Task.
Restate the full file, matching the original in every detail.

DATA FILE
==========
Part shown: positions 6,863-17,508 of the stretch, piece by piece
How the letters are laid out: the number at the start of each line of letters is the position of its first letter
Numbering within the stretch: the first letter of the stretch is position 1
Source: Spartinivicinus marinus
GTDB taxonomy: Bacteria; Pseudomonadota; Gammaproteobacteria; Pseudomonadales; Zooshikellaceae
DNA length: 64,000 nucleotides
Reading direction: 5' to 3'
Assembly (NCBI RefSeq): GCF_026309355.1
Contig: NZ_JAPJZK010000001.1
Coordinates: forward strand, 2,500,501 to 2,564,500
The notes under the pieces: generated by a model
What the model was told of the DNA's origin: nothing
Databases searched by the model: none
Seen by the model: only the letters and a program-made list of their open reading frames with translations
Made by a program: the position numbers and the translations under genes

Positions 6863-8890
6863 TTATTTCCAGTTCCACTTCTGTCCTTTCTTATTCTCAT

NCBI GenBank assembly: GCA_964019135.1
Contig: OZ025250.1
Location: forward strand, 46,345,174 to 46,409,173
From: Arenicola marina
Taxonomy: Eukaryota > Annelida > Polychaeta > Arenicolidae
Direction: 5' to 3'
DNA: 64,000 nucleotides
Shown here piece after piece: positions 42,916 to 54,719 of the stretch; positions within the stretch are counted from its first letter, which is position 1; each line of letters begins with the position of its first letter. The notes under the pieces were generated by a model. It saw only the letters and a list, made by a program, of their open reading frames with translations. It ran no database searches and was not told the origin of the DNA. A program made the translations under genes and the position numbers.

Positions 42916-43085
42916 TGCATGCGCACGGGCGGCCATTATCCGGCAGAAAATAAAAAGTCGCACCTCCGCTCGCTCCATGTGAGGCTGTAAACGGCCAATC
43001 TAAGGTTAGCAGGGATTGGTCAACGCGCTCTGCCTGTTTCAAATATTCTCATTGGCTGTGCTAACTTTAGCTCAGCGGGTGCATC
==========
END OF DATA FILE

Part shown: positions 6,863-17,508 of the stretch, piece by piece
How the letters are laid out: the number at the start of each line of letters is the position of its first letter
Numbering within the stretch: the first letter of the stretch is position 1
Source: Spartinivicinus marinus
GTDB taxonomy: Bacteria; Pseudomonadota; Gammaproteobacteria; Pseudomonadales; Zooshikellaceae
DNA length: 64,000 nucleotides
Reading direction: 5' to 3'
Assembly (NCBI RefSeq): GCF_026309355.1
Contig: NZ_JAPJZK010000001.1
Coordinates: forward strand, 2,500,501 to 2,564,500
The notes under the pieces: generated by a model
What the model was told of the DNA's origin: nothing
Databases searched by the model: none
Seen by the model: only the letters and a program-made list of their open reading frames with translations
Made by a program: the position numbers and the translations under genes

Positions 6863-8890
6863 TTATTTCCAGTTCCACTTCTGTCCTTTCTTATTCTCAT

NCBI GenBank assembly: GCA_964019135.1
Contig: OZ025250.1
Location: forward strand, 46,345,174 to 46,409,173
From: Arenicola marina
Taxonomy: Eukaryota > Annelida > Polychaeta > Arenicolidae
Direction: 5' to 3'
DNA: 64,000 nucleotides
Shown here piece after piece: positions 42,916 to 54,719 of the stretch; positions within the stretch are counted from its first letter, which is position 1; each line of letters begins with the position of its first letter. The notes under the pieces were generated by a model. It saw only the letters and a list, made by a program, of their open reading frames with translations. It ran no database searches and was not told the origin of the DNA. A program made the translations under genes and the position numbers.

Positions 42916-43085
42916 TGCATGCGCACGGGCGGCCATTATCCGGCAGAAAATAAAAAGTCGCACCTCCGCTCGCTCCATGTGAGGCTGTAAACGGCCAATC
43001 TAAGGTTAGCAGGGATTGGTCAACGCGCTCTGCCTGTTTCAAATATTCTCATTGGCTGTGCTAACTTTAGCTCAGCGGGTGCATC